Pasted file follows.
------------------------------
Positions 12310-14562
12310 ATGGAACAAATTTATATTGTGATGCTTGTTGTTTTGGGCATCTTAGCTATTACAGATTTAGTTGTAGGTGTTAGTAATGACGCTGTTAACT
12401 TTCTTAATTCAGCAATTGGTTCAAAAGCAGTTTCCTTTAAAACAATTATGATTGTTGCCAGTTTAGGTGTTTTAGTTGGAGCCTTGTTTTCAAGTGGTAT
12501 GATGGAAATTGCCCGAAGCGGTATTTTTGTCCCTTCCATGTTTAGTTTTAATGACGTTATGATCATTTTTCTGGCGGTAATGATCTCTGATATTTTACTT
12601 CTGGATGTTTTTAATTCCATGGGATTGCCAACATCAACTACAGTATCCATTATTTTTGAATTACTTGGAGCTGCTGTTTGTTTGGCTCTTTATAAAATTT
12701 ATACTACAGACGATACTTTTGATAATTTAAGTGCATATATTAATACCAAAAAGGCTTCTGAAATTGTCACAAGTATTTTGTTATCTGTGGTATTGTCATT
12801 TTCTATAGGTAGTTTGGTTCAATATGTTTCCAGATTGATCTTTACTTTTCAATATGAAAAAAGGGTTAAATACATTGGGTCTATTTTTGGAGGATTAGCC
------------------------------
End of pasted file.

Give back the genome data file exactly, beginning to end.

Positions 12310-14562
12310 ATGGAACAAATTTATATTGTGATGCTTGTTGTTTTGGGCATCTTAGCTATTACAGATTTAGTTGTAGGTGTTAGTAATGACGCTGTTAACT
12401 TTCTTAATTCAGCAATTGGTTCAAAAGCAGTTTCCTTTAAAACAATTATGATTGTTGCCAGTTTAGGTGTTTTAGTTGGAGCCTTGTTTTCAAGTGGTAT
12501 GATGGAAATTGCCCGAAGCGGTATTTTTGTCCCTTCCATGTTTAGTTTTAATGACGTTATGATCATTTTTCTGGCGGTAATGATCTCTGATATTTTACTT
12601 CTGGATGTTTTTAATTCCATGGGATTGCCAACATCAACTACAGTATCCATTATTTTTGAATTACTTGGAGCTGCTGTTTGTTTGGCTCTTTATAAAATTT
12701 ATACTACAGACGATACTTTTGATAATTTAAGTGCATATATTAATACCAAAAAGGCTTCTGAAATTGTCACAAGTATTTTGTTATCTGTGGTATTGTCATT
12801 TTCTATAGGTAGTTTGGTTCAATATGTTTCCAGATTGATCTTTACTTTTCAATATGAAAAAAGGGTTAAATACATTGGGTCTATTTTTGGAGGATTAGCC